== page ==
It is not news that plastics are a massive problem for our environment. They can be found everywhere – from the bottom of the ocean to inside the foods we eat, just have a look around. Most of the plastic produced is designed to only be used once before tossed in the bin. At the end of its life, even if they were meant to be recycled, plastic ends up polluting our planet and hurting the wildlife. This human-created waste doesn’t just decompose. Every piece of plastic created still exists today or has been burned. . Once plastics enter our waterways, they start breaking down into tiny bits and pieces known as microplastics. Microplastics not only hurt the animals ingesting them but in turn causing human health concerns as well.
The plastic crisis in perspective:
Since the 1950s, the production of plastic has outpaced that of almost every other material.
If current consumption patterns and waste management practices continue, then by 2050 there will be around 12 billion tonnes of plastic litter in landfills and the environment.
The world produces more than 400 million tons of plastics every year.
These numbers are shocking and show just how important it is to change our habits and shift to more sustainable alternatives. While much of the responsibility lies with big polluters (corporations & governments), we as individuals can still make a positive impact.
Luckily there are also many initiatives around the globe combating this issue, spreading awareness, innovating plastic alternatives, and calling for action. One of these is Plastic Free July, an initiative of the Plastic Free Foundation. They are calling all individuals to challenge themselves in reducing their plastic usage during the month of July (and beyond).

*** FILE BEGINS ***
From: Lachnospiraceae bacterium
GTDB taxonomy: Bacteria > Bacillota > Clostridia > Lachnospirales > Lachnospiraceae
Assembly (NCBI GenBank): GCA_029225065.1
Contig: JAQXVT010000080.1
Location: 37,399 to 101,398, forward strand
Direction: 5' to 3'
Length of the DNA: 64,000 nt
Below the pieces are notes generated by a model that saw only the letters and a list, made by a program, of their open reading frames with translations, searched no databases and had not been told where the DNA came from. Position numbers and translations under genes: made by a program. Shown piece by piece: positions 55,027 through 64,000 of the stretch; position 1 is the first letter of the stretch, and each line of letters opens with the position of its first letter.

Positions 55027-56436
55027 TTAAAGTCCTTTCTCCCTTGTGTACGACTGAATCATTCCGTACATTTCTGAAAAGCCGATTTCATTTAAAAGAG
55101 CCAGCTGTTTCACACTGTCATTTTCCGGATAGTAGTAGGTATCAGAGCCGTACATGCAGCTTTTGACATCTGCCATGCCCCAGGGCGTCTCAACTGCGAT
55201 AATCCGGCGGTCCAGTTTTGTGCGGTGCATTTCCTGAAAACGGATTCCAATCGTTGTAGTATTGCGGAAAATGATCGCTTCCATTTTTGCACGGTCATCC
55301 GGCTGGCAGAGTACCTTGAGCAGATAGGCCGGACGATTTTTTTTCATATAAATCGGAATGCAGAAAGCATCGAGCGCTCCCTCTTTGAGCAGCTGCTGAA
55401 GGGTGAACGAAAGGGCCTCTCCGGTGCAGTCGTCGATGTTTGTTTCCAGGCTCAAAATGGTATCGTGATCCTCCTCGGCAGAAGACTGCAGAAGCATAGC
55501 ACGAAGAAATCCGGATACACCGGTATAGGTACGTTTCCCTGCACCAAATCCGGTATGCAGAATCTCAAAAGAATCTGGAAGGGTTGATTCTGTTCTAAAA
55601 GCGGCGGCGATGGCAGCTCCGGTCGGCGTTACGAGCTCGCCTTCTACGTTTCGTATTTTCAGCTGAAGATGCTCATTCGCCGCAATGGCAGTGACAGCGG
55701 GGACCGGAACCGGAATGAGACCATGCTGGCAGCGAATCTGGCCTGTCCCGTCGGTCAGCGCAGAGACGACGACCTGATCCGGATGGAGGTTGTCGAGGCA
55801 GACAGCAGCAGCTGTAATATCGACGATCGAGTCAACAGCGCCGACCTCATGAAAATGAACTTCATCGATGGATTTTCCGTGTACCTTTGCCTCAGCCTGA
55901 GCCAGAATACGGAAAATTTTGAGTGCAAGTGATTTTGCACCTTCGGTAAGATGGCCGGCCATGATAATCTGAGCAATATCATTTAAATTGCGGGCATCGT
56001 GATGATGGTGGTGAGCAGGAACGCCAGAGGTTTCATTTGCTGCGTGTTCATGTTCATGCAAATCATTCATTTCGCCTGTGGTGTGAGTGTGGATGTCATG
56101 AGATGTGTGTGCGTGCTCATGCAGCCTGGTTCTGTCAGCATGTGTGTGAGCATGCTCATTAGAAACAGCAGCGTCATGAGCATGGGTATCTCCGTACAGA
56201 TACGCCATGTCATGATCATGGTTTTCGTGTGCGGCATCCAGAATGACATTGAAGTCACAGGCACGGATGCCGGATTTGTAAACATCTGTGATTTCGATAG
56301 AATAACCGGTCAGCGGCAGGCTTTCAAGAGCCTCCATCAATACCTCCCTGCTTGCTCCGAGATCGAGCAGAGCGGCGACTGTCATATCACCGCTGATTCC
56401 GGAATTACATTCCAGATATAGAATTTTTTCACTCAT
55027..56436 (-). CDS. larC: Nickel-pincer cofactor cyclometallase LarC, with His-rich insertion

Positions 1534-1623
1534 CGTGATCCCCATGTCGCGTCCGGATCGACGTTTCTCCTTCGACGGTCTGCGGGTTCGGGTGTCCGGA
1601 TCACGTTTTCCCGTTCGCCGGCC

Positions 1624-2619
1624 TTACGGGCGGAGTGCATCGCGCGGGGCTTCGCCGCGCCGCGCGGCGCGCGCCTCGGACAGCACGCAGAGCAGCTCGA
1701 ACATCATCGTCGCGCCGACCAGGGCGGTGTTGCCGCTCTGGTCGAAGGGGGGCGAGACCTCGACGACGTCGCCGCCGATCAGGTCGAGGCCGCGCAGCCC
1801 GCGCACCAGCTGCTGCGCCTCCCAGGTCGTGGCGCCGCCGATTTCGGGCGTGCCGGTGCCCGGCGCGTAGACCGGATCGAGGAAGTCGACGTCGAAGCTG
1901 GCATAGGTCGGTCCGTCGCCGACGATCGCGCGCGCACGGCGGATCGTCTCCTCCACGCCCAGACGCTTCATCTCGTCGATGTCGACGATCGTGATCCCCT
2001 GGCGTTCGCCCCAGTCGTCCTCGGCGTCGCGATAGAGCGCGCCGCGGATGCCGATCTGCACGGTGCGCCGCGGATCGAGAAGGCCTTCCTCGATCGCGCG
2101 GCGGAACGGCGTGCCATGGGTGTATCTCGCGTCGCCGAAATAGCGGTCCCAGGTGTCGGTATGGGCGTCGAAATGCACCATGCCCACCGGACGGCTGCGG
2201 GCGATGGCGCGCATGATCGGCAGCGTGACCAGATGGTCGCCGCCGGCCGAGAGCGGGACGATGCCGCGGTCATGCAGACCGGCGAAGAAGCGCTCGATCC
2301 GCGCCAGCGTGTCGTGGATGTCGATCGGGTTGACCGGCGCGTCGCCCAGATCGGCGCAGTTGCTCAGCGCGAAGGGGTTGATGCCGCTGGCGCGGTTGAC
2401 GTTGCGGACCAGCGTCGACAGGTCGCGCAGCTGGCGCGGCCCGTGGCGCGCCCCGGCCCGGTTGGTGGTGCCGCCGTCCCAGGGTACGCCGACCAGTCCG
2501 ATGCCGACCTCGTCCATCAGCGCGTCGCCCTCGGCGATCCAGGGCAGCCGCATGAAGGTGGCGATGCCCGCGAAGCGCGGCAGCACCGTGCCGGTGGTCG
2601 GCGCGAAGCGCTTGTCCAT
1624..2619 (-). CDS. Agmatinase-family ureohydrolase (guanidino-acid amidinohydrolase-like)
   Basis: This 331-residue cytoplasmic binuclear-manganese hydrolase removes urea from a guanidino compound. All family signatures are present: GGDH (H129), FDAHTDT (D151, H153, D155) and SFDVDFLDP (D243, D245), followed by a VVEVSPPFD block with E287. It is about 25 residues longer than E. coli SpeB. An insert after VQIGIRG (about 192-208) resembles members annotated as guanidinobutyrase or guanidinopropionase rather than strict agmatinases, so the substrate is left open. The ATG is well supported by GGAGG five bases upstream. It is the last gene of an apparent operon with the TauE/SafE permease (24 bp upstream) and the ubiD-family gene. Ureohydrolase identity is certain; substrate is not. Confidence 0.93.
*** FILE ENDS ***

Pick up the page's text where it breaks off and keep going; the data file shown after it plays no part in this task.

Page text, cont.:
How Plastic Free July started
10 years ago Rebecca Prince-Ruiz and a small team in local government in Western Australia started Plastic Free July with a vision of seeing a world free of plastic waste. Now a registered charity, the challenge has become one of the world’s biggest environmental movements with an estimated 326 million participants in 177 countries. Many participants are committing to reducing plastic pollution far beyond the month of July.
The challenge is simple: Reduce your single-use plastic waste wherever you can. Whether that’s at home, at work, or in any other part of your daily life. It’s a personal challenge which means that you make the rules and set your limits. Learn to make small changes in your behaviour and create new sustainable habits that can continue beyond July.
Understanding Single-use Plastics
Single-use plastics account for 36% of all produced plastics. They also account for most of the plastic that’s discarded including items such as shopping bags, food packaging, bottles, straws, containers, cups and cutlery. Once thrown away, these plastics then tend to make their way to the ocean, resting in landfills, or burning which sends toxic gases into the air. They never really go “away”.
How to reduce
Now that you know what single-use plastics are and the harm they do, it’s time to take some action. It’s a good idea to start small so as to not get overwhelmed. Take a look in the bin (what you’ve been tossing out), your kitchen cupboards, or at your bathroom products to assess where most of your plastics are coming from. This is where you can make the biggest impact. You can find inspiration in the items in this list. But use what you have before swapping out for more sustainable alternatives. Choosing one item or room is the best place to start.
As individuals, we all have a responsibility to take with the waste we create but we can’t blame ourselves when corporations and governments perpetuate the manufacturing of fossil fuel-derived plastics. We can educate ourselves on these issues, make the changes we’re able to, and demand change from those in power.
Want to learn more?
You can join the actual Plastic Free July Challenge to stay up to date, get inspired, and become part of the community. Sign up for the official challenge and receive emails tailored to your level of plastic reduction expertise.
Plastic Free July Links: